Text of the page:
I know that if the " Information and Service Design" program that we've developed at the UC Berkeley School of Information were analyzed and plotted on this chart, we'd look "defective" in some ways. But our program is innovative, coherent, and takes better advantage of the people, students, and context we've got than anything else we might do. Are we supposed to feel inadequate about this?

So one of the main themes in my Japan conference keynote and in meetings I had with different groups of service science professors and students was to ignore this mandate to create a cookie cutter curriculum in service science, and to develop programs that built on their core competencies. People said they were relieved to hear it because they felt pressure to do otherwise. IBM, are you listening?

-Bob Glushko

tag me: ServicesScience IBM Education UCBerkeley

Sunday, October 12, 2008


Document Design Matters

A few months ago I wrote about an article titled "XML Fever" that I’d written with my Berkeley ISchool colleague Erik Wilde. We’ve just published another article together called "Document Design Matters" that appears in the October 2008 Communications of the ACM.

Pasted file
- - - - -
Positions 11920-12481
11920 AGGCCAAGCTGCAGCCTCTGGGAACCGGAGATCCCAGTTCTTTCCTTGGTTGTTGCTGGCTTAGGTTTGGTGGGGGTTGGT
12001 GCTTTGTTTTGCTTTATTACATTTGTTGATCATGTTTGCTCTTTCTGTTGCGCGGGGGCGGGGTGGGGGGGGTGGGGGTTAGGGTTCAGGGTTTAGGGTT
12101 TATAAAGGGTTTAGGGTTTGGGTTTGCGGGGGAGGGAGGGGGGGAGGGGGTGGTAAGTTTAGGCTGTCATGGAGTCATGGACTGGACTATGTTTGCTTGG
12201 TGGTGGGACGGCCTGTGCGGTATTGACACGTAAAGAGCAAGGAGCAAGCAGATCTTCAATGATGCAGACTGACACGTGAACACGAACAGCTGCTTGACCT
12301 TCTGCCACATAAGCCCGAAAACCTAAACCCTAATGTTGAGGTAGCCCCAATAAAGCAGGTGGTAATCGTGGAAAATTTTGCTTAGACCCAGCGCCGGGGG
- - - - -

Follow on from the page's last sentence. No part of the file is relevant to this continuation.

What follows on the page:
We chose the title before we wrote the paper, and under Erik’s forceful leadership of our collaboration the paper evolved in a direction that makes the title less appropriate than it would be if I had been smart enough to be the first author. It would be more apt to title it "Metamodels Matter" but that wouldn’t sound as clever and "metamodel" would probably scare a lot of people away.

Here’s an abbreviated abstract of the paper: